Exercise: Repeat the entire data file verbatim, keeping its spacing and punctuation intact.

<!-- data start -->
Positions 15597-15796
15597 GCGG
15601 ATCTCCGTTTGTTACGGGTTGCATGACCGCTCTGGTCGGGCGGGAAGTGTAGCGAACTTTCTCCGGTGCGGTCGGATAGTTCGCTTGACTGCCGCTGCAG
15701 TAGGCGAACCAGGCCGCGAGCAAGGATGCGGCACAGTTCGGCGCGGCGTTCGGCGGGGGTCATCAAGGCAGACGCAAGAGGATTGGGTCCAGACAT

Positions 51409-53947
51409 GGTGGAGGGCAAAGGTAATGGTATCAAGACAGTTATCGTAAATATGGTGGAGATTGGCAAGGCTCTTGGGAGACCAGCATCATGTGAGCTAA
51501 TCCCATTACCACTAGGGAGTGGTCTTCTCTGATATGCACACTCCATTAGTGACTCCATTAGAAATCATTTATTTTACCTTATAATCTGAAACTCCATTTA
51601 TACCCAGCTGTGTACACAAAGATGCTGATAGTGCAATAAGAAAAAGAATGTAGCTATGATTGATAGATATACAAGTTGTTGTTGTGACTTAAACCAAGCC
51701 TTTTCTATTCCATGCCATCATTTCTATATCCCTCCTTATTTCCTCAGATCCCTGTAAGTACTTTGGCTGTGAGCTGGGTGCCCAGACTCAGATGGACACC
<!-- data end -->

Positions 15597-15796
15597 GCGG
15601 ATCTCCGTTTGTTACGGGTTGCATGACCGCTCTGGTCGGGCGGGAAGTGTAGCGAACTTTCTCCGGTGCGGTCGGATAGTTCGCTTGACTGCCGCTGCAG
15701 TAGGCGAACCAGGCCGCGAGCAAGGATGCGGCACAGTTCGGCGCGGCGTTCGGCGGGGGTCATCAAGGCAGACGCAAGAGGATTGGGTCCAGACAT

Positions 51409-53947
51409 GGTGGAGGGCAAAGGTAATGGTATCAAGACAGTTATCGTAAATATGGTGGAGATTGGCAAGGCTCTTGGGAGACCAGCATCATGTGAGCTAA
51501 TCCCATTACCACTAGGGAGTGGTCTTCTCTGATATGCACACTCCATTAGTGACTCCATTAGAAATCATTTATTTTACCTTATAATCTGAAACTCCATTTA
51601 TACCCAGCTGTGTACACAAAGATGCTGATAGTGCAATAAGAAAAAGAATGTAGCTATGATTGATAGATATACAAGTTGTTGTTGTGACTTAAACCAAGCC
51701 TTTTCTATTCCATGCCATCATTTCTATATCCCTCCTTATTTCCTCAGATCCCTGTAAGTACTTTGGCTGTGAGCTGGGTGCCCAGACTCAGATGGACACC